Drexel dragonThe Math ForumDonate to the Math Forum

Ask Dr. Math - Questions and Answers from our Archives
_____________________________________________
Associated Topics || Dr. Math Home || Search Dr. Math
_____________________________________________

Green's Theorem with Parameterized Curves

Date: 10/18/2003 at 23:26:14
From: Nicole
Subject: Green's Theorem

My calculus professor worked on a problem in class and I don't
understand it very well. Can you explain how to do this type of problem?

Find the area enclosed by the ellipse parameterized by the curve 

  x = 3cos(x), y = sin(x), for o <= x <= 2pi

by applying Green's theorem to the vector field 

  F = -(1/2)yi + (1/2)xj

I understand what Green's theorem states and how to use it, but the 
parameterizations are confusing me.


Date: 10/19/2003 at 08:12:30
From: Doctor Anthony
Subject: Re: Green's Theorem

Hi Nicole, 

Green's theorem allows you to use double integrals over a region to 
replace a line integral round a closed curve or vice-versa.   

Using Green's theorem, we can write

 INT[P dx + Q dy] = INT INT[(part(dQ/dx) - part(dP/dy))dx dy]
    C                      A

  F = Pi + Qj

    = (-y/2)i + (x/2)j

where  

            P = -y/2                Q = x/2
                                           
  part[dP/dy] = -1/2      part[dQ/dx] = 1/2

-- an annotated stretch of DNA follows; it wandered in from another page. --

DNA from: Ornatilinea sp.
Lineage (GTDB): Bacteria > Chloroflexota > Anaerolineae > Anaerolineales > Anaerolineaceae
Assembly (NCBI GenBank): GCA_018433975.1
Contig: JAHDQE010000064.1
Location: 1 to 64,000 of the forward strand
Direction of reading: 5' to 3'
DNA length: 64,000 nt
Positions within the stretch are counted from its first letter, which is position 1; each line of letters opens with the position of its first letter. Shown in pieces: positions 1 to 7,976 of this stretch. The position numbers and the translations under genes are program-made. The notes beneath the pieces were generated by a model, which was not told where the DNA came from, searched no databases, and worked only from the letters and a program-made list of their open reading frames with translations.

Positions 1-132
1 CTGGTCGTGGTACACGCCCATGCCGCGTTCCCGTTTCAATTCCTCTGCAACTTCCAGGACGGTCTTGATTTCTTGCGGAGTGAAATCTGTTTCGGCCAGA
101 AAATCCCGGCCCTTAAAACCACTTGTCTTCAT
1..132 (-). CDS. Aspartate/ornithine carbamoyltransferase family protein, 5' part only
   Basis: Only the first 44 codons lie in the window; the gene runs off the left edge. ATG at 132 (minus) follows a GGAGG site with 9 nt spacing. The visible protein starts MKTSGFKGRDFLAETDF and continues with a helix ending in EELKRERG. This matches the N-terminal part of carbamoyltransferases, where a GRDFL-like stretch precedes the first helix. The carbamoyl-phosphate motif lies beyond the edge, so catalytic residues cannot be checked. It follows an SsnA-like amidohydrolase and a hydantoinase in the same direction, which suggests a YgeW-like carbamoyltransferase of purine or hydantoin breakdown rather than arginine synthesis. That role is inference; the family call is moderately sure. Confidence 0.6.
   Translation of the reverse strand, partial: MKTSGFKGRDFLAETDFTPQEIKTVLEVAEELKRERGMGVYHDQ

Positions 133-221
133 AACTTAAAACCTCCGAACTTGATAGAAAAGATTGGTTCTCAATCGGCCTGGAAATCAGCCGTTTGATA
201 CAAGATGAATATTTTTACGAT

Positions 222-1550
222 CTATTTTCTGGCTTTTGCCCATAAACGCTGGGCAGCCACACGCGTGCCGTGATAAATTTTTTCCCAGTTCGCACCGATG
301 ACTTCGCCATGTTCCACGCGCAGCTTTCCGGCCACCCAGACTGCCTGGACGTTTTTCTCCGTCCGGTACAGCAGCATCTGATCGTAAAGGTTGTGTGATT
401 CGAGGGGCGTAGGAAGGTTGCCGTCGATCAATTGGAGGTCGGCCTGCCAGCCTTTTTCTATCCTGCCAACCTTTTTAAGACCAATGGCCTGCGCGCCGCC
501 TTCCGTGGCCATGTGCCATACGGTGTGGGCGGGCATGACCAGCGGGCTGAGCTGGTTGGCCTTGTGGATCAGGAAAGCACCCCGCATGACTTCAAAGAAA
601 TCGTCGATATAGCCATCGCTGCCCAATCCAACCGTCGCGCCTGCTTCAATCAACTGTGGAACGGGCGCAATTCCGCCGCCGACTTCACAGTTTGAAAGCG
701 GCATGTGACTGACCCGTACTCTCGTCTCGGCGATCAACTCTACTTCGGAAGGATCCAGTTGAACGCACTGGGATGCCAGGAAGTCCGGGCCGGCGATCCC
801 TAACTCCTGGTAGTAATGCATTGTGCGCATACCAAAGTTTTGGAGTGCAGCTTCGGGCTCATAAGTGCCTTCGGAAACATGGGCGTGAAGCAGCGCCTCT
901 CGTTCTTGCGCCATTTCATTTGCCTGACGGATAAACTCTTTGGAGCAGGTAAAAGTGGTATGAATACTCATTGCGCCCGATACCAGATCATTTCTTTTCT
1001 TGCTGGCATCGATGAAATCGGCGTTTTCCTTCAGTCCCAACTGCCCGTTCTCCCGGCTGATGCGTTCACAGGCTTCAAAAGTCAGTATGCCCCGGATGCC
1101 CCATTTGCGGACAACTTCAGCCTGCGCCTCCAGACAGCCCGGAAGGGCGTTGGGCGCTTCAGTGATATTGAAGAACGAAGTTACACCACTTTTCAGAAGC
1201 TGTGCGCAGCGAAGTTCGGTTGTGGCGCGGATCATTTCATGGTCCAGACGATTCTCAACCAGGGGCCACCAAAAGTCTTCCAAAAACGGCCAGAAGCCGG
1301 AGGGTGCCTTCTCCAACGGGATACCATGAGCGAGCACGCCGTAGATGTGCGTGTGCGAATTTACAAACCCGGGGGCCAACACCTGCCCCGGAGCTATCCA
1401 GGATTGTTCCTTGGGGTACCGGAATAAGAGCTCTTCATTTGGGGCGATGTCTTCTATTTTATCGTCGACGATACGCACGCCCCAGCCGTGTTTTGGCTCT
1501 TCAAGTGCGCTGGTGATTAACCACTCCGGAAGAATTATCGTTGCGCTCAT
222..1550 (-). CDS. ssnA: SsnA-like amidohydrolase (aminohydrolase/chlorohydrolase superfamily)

So  we get 

  INT[P dx + Q dy] =  INT INT[(1/2 + 1/2)dx dy]
     C                      A

                   =  area of the ellipse

Therefore our problem reduces to integrating round the curve as given
by the line integral on the left.

We parameterize  

    x =  3cos@        y = sin@    

   dx = -3sin@ d@    dy = cos@ d@

    P = -sin@/2       Q = 3cos@/2

and so

 INT[P dx + Q dy] 

              2pi
          = INT[(-sin@/2)(-3sin@ d@) + (3cos@/2)cos@ d@]
               0
                 
                   2pi
          = (3/2)INT[[sin^2(@) + cos^2(@)] d@]
                    0
  
                   2pi
          = (3/2)INT[d@]
                    0

          = (3/2)[@]  from 0 to 2pi

          =  (3/2)[2pi]

          =  3pi

- Doctor Anthony, The Math Forum
  http://mathforum.org/dr.math/ 
Associated Topics:
College Calculus

Search the Dr. Math Library:


Find items containing (put spaces between keywords):
 
Click only once for faster results:

[ Choose "whole words" when searching for a word like age.]

all keywords, in any order at least one, that exact phrase
parts of words whole words

Submit your own question to Dr. Math

[Privacy Policy] [Terms of Use]

_____________________________________
Math Forum Home || Math Library || Quick Reference || Math Forum Search
_____________________________________

Ask Dr. MathTM
© 1994-2013 The Math Forum
http://mathforum.org/dr.math/